No country for the poor

Source : SIFY
By : Nandini Krishnan
Last Updated: Fri, Oct 27, 2017 08:46 hrs

The Sensex soars.

Statues of monstrous dimensions are commissioned.

Villages are being electrified, we say.

Everyone has a mobile phone.

Enormous funds have been set aside to link roads, to link rivers, to ply a bullet train along a route which has regular flight and train connections.

The face of the Prime Minister grins from a digital advertising board on Times Square in New York, to the delight of his fans.

And yet, a family of four commits suicide in broad daylight, outside the office of the district collector, even as a meeting to redress public grievances is being held inside.

Farmers in Maharashtra are cutting down crops they have nursed for a decade; others are committing suicide in the hope of their families being able to live off their life insurance.

A man and a child in Jharkhand have died of starvation because they have not been receiving ration.

For decades, and never more so in the last ten years, we have been deluding ourselves that India is on the verge of world domination; that we will soon be a developed nation, that some of the richest people in the world live here; that our indices are growing in the right direction, and we’ve emerged as the leader of the subcontinent.

But what does leading development in the subcontinent really mean? Are we leaders because we are truly making progress, or because we are the best off among a series of impoverished countries?

When there is enough money in the exchequer to fund skyscraper-size statues of historical figures, why are we not able to feed everyone in the country a single meal a day?

In Tamil Nadu, the week began with horrifying images of a family on fire, circulated on social media. Subbulakshmi, 25, her two children, aged 2 and 5, and her husband Esakimuthu, 28, had staged their suicidal protest in front of the Tirunelveli district collectorate, because neither the police nor the administration were able to help them escape harassment from a usurer, Muthulakshmi.

Though usury is illegal, the police allegedly wouldn’t take the family’s complaint. They submitted no less than six petitions to the collector’s office. As the police and the administration give contradictory reports to the media, Esakimuthu is in a critical condition, and his wife and daughters are dead.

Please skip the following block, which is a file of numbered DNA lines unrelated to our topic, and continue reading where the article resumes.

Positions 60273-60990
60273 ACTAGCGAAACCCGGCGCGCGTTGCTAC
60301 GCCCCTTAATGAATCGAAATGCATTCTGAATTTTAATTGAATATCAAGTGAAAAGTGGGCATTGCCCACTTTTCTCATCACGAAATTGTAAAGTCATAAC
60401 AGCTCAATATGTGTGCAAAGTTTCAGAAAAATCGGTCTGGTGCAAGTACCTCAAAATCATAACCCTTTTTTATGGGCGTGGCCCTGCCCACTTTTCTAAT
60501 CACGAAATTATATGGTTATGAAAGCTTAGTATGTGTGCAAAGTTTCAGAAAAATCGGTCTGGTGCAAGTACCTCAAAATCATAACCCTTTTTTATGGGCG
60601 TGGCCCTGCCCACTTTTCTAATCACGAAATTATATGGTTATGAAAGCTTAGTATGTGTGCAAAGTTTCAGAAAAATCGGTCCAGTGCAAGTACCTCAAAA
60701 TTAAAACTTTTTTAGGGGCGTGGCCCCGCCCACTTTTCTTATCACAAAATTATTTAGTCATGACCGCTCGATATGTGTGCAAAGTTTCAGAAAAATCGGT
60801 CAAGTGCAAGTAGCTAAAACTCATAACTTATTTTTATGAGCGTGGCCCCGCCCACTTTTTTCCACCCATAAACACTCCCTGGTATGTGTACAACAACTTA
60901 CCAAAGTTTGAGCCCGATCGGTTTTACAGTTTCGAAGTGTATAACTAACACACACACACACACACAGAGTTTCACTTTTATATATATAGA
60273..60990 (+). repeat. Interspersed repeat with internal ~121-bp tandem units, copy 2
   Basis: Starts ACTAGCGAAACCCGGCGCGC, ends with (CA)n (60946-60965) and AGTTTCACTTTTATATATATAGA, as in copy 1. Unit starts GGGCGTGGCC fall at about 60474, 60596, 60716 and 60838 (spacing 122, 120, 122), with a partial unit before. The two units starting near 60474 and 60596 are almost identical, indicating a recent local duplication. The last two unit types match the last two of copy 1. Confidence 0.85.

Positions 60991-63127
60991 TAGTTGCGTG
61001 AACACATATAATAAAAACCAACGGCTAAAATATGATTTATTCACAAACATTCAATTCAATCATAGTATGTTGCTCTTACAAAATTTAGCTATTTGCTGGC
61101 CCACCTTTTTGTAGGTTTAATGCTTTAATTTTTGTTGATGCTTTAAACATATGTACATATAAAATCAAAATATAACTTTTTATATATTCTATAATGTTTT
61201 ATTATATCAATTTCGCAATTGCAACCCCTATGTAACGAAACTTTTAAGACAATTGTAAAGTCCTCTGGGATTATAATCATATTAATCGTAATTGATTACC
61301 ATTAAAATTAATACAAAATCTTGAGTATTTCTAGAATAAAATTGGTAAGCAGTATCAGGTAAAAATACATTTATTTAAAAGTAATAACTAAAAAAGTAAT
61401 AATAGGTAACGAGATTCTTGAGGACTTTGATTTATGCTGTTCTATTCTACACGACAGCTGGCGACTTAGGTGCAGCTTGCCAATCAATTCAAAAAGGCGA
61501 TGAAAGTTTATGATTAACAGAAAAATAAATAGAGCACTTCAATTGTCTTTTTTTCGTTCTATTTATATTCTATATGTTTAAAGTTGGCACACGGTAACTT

While some newspapers said the family had borrowed Rs. 1.45 lakh eight months ago, and others said the sum was borrowed several years ago, it appears they repaid Rs. 2.34 lakh, including interest. But the moneylender filed a case against the family, accusing them of cheating her of Rs. 1.45 lakh and Rs. 60,000 worth of jewellery.

How can we claim to be an emerging superpower when usury continues despite its having been prohibited a century ago?

Head to Maharashtra, another region crippled by loans and riddled with farmer suicides. On October 25, it was found that more than a hundred farmers who had applied for loan waivers had the same Aadhaar number – the unique identification which records biometric details in the interest of avoiding duplication. The authorities have now said the waivers can only be approved after weeks of painstaking checks. How many lives will these weeks claim?

Move across the country to Jharkhand, where on September 28, 11-year-old Santosh Kumari passed away in Simdega, after her family was denied food rations.

While the child’s family says she died from starvation, after they were removed from the ration list because they did not have an Aadhaar-linked smart card, the district administration claimed she had succumbed to malaria. It took twenty days for the state’s chief minister Raghubar Das to ask for a report. On October 18, the state’s minister for food and public distribution, Saryu Roy, put the denial of the family’s ration card down to “confusion” created the chief secretary’s directive earlier this year. Santoshi Kumar is reported to have died crying for a mouthful of rice – with her school closed for the festival season, she had not been able to get her mid-day meal.

But even Aadhaar could not save 40-year-old Vaidnath Ravidas, a rickshaw puller from Dhanbad who was not issued a ration card despite having the unique identification number. The district administration says he died from illness, but his family said they had starved for two days. They had been struck off the Below Poverty Line list several years ago, his wife said, without being offered an explanation. The government has given the family a compensation of Rs. 20,000. Is that the price of a 40-year-old man’s life, money which will perhaps allow the family to eat for a couple of months?

How does a country which calls itself agrarian allow its people to starve to death?

How does a country which claims to be marching towards development not even have a provision for soup kitchens, if not welfare money?

How does a democracy with laws against usury allow a family to immolate itself after having complained to the authorities about harassment from a usurer?

How can India be shining, when so much of India is barely eating?

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Nandini is a journalist and humour writer based in Madras. She is the author of Hitched: The Modern Woman and Arranged Marriage.